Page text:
There’s one feature I prize above all in the gear I use; quality comes in the form of functional minimalism. I hate carrying more than I have to and as such I don’t often carry much. So I decided that I’d take on this last deer season with a single piece of gear… and ended up with a very functional multi-part system instead.
I contacted the folks at Hill People Gear to see about getting my hands on one of their kit bags. For those unaware of this classification of gear, a kit bag is essentially a chest-mounted, self-contained zippered pouch. It has a binocular-style harness and is fully adjustable.
There are several varieties of these available from HPG. Some are small and smooth, while others are larger and have integrated webbing for accessory mounting. They have combinations that can fit any need and are truly multi-purpose.
The kit bag itself is spacious. The model I got was their Heavy Recon version. It was apparent upon inspection that this is one seriously well-made piece of gear. The stitching was entirely professional without a single loose thread.
The first time I wore it, though, I was a bit unsure of the overall utility. It didn’t take long before I was convinced.
With the pack mounted on my chest, there’s nothing I don’t have immediate access to. I wore it while practicing at the range and on walks and hikes. My total loadout with a snubbie inside weighed about five pounds. That may not seem like much, but even five pounds carried over ten miles gets heavy. But not so much using this remarkable little guy.
I discovered that I favored carrying the kit bag without gear mounted on the outside. When lying prone, anything strapped to the Heavy Recon was noticeable and a bit bumpy, so I opted to carry my AICS-pattern magazines on the inside when hunting.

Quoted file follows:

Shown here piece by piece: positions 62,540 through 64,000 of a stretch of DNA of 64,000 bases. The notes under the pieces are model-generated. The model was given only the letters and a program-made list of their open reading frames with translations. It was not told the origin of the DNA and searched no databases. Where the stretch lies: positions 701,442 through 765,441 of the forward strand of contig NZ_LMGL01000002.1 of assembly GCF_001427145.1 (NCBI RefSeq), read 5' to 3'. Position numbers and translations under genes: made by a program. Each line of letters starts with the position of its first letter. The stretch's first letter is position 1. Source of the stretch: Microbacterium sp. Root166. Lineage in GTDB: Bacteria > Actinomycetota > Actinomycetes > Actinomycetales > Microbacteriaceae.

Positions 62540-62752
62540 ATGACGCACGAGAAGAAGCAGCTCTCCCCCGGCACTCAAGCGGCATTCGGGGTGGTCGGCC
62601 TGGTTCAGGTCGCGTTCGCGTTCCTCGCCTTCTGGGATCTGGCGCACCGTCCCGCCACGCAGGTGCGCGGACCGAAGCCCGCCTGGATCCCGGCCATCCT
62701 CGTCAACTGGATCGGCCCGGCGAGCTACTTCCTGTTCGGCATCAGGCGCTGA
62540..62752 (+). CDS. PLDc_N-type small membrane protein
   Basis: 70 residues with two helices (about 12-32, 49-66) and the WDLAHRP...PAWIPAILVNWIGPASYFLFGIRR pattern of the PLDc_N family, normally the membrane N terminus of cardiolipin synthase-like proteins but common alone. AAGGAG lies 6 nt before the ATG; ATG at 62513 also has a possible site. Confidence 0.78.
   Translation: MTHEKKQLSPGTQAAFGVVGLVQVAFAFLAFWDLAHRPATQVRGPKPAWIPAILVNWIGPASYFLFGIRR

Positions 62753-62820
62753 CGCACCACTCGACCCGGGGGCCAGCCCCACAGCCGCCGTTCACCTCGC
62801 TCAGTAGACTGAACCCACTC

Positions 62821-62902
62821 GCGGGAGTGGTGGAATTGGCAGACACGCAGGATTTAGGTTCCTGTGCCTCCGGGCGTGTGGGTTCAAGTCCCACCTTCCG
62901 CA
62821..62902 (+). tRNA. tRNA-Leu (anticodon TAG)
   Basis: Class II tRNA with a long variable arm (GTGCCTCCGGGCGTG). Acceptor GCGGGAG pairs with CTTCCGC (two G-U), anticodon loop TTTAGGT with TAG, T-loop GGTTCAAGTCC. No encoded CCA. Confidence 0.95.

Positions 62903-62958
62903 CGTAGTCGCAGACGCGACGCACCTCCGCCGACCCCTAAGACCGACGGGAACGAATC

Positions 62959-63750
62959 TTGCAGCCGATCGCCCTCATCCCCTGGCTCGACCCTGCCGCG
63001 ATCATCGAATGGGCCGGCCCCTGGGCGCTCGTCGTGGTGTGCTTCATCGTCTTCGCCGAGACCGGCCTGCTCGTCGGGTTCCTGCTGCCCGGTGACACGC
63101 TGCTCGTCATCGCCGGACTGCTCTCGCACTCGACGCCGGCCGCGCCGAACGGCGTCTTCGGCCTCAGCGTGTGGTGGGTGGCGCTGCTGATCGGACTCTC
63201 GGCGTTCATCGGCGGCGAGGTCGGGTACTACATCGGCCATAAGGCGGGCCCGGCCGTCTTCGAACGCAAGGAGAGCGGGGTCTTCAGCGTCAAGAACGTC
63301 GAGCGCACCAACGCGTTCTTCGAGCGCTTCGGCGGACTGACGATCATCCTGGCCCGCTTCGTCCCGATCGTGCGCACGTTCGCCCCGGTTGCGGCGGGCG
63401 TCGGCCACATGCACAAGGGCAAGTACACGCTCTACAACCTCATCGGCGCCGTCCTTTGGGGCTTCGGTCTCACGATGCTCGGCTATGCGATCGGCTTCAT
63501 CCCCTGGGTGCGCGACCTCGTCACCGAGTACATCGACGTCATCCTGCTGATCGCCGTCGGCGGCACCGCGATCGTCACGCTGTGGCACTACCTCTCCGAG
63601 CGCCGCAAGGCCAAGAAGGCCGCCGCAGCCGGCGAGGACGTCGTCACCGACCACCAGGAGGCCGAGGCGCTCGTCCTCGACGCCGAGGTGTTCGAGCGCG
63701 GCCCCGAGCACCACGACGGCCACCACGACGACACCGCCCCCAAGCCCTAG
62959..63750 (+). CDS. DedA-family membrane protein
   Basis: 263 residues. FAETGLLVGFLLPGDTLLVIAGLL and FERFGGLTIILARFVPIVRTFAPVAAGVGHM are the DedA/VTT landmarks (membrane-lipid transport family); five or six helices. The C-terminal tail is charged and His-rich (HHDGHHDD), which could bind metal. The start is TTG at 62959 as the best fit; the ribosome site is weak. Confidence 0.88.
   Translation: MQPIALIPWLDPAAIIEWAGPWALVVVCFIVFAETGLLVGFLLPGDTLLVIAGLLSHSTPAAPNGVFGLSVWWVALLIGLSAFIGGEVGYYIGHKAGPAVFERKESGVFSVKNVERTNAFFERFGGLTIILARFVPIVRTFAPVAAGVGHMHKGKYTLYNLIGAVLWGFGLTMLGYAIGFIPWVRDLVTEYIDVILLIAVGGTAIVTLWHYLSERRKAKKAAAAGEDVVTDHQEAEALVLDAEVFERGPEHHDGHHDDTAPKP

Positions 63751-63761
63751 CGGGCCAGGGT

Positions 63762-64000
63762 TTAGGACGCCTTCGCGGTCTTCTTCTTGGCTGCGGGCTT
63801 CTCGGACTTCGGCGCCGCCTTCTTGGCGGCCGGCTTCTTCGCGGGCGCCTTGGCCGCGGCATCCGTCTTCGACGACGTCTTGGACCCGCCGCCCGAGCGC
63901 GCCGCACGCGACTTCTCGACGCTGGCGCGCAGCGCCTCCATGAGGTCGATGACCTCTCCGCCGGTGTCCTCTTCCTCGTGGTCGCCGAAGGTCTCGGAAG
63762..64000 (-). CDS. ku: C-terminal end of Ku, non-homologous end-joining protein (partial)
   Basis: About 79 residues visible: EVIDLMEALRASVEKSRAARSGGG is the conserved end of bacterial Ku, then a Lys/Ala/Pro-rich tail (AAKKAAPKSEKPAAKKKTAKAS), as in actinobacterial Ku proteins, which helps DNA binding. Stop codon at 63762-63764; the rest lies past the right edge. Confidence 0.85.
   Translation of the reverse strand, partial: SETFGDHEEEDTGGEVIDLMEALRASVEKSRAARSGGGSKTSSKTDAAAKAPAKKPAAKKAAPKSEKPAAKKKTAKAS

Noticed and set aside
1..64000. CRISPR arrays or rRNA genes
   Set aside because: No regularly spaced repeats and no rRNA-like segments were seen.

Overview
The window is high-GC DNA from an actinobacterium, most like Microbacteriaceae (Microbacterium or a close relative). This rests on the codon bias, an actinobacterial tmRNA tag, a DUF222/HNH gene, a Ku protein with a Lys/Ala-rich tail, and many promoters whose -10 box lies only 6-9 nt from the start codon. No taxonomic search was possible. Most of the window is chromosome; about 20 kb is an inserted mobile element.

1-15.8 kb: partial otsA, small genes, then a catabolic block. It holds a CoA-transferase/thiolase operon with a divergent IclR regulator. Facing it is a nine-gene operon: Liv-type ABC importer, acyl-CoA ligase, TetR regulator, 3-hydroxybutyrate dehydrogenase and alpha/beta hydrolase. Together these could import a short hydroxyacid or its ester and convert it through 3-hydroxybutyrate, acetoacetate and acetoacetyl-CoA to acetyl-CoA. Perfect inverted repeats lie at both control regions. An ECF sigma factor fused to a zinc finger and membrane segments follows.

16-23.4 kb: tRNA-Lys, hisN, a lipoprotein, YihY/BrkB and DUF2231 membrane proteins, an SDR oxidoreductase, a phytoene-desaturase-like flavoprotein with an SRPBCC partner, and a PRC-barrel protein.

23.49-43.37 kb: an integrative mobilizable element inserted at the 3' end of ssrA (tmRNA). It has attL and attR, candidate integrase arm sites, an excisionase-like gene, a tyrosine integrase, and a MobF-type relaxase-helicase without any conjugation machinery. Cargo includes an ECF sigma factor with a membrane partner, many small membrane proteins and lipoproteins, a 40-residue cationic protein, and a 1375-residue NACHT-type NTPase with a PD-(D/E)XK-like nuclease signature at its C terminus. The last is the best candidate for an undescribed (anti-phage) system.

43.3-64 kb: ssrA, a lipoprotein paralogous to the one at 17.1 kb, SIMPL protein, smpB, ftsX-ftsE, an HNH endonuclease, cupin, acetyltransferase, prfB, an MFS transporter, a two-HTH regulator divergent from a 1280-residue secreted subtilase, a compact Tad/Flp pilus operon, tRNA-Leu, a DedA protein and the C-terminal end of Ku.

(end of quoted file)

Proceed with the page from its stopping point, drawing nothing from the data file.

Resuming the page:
I began my season trying to limit myself in terms of gear as I’d grown tired of cumbersome packs and pouches on my walk-ins. I thought that the kit bag was going to be my one-and-only, but fate and Hill People managed to convince me otherwise.
Along with the Kit Bag, HPG sent what I can only describe as the most comfortable and functional backpack I’d had the pleasure of carrying.
The Umlindi Pack was something that I wasn’t really interested in trying when I talked with Hill People. Backpacks were backpacks as far as I was concerned. But I couldn’t be any happier with it.
The sheer amount of adjustability the Umlindi affords is hard to list, but the fact that the pack was modular made it all that much sweeter. Included with the Umlindi was a removable padded belt with webbing. This belt also works as a standalone and is among the more comfortable battle belts I’ve tried over the years. There are two small hooks that extend from the Umlindi and attach to the sides of the belt to integrate it and help bear the load.
The system doesn’t stop there. When you put it on first, the Heavy Recon is able to integrate into the Umlindi by means of D-Rings and lift straps. The kit bag links to the shoulder straps of the pack and the load on your chest is magically gone.
It’s difficult to describe how well this pack carries unless you compare it to other gear that’s not as well designed. . I’ve carried heavy packs for both competition and work and nothing to date can come close as far as comfort is concerned.
The Umlindi, however, fits right in. I really enjoy the fact that it looks like a regular backpack. I say ‘regular’ because there is definitely a line where ‘tactical’ begins and sanity ends. While on the large side for EDC use, I’ve made the Umlindi my daily carry pack and it has shined in that role.